Home » Sports/Recreation » Greenbelter asks, “What in God’s name is pickleball?”

Greenbelter asks, “What in God’s name is pickleball?”

posted in: Sports/Recreation

The niche sport that has grown in popularity for teenagers and young adults over social media this year has been around in the senior community of Greenbelt since before the COVID-19 pandemic.

What began as four people playing pickleball — three of whom had never played before — turned into an organized senior program that meets four times a week for three hours. There is also a beginners group twice a week, Purely Fun Pickleball, where they coach newbies.

Abby Crowley, who has been playing with the club since January 2022, explains that the appeal of pickleball for an older generation is the fact that it’s “more doable” compared to tennis, since players are covering less territory. Pickleball courts have special lines on tennis courts that make the inbound area smaller than in a game of tennis.

“I came for the calories, but I stay for the friends,” said Crowley.

For veteran player Stanley Zirkin, when it became too cold to play tennis outside he began looking for an indoor sport to keep him active. Pickleball was suggested to him by a friend, to which he replied, “What in God’s name is pickleball?!” He has been playing since 2018, back when it was once or twice a week with tape temporarily lining their courts at the community center.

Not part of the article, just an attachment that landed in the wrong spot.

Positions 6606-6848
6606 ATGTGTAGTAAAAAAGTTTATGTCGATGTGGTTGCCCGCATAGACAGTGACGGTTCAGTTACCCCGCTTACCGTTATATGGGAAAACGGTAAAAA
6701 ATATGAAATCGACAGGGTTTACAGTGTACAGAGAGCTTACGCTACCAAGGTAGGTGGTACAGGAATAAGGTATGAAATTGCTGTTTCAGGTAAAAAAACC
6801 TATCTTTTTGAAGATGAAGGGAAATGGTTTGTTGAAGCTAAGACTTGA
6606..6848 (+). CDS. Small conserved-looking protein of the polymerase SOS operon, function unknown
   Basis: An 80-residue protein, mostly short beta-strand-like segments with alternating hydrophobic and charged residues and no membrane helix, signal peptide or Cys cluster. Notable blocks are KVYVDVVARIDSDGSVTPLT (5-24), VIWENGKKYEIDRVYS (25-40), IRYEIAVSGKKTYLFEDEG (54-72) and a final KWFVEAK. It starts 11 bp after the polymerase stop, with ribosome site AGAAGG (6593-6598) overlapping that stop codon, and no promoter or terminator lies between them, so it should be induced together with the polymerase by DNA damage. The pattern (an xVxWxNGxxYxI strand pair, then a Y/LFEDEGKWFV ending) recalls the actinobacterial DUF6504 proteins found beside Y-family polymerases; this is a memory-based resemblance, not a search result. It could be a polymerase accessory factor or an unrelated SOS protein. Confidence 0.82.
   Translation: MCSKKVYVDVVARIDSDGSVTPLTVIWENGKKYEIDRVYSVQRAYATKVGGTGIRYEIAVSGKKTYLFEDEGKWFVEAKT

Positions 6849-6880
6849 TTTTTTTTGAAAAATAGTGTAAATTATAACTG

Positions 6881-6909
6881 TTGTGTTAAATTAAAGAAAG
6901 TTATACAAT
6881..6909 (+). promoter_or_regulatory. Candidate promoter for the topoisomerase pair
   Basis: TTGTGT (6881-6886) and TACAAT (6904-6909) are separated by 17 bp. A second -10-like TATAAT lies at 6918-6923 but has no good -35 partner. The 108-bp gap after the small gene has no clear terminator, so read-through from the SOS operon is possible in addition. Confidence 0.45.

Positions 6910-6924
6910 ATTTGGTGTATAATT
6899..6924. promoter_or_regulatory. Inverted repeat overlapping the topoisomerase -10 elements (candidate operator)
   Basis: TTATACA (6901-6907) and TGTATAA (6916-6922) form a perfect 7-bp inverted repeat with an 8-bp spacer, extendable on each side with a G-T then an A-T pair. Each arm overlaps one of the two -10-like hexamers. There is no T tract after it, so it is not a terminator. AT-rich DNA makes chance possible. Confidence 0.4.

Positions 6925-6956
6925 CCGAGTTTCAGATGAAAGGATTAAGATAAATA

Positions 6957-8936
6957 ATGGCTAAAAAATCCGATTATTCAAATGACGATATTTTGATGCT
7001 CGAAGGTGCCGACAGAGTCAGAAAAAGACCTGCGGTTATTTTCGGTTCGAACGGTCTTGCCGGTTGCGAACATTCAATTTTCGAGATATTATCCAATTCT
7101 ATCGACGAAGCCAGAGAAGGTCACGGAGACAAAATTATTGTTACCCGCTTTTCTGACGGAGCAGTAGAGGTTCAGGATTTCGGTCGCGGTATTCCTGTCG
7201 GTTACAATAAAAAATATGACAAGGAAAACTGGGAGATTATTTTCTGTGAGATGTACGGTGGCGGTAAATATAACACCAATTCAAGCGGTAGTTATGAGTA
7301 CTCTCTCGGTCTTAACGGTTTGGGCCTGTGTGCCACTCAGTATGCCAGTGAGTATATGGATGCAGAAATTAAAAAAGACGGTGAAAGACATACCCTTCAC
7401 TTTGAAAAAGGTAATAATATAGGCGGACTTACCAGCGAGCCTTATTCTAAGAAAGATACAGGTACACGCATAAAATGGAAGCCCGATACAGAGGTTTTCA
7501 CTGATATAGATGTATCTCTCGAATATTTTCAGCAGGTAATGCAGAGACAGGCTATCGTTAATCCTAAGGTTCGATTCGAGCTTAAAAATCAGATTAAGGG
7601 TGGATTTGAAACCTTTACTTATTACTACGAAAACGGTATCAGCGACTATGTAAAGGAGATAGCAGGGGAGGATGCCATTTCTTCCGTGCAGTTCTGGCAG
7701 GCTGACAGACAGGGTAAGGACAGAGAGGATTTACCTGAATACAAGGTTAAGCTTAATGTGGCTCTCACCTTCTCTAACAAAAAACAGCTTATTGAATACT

While some members admit that things can get rather competitive, and less experienced players aren’t always welcomed into a game with open arms, all four players I spoke to agreed that they’re happy to see the organization grow. They all enjoy playing together each week and challenging each other while staying active.

When asked about her feelings towards the sport growing in popularity among younger crowds, Crowley said, “As long as they don’t take up too much space on the court? I think it’s great.”

However, court space is already tight at the Greenbelt recreation center. With back-to-school programs ramping up again and the coming cold weather, the group fights to keep their weekly indoor time slots and is asking the community center for additional time in the evenings.

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Emily is a senior journalism major at the University of Maryland. She's currently writing to earn credit in her News Writing and Reporting class!

  1. Betty Ohler
    | Reply

    Great article. Nicely done.

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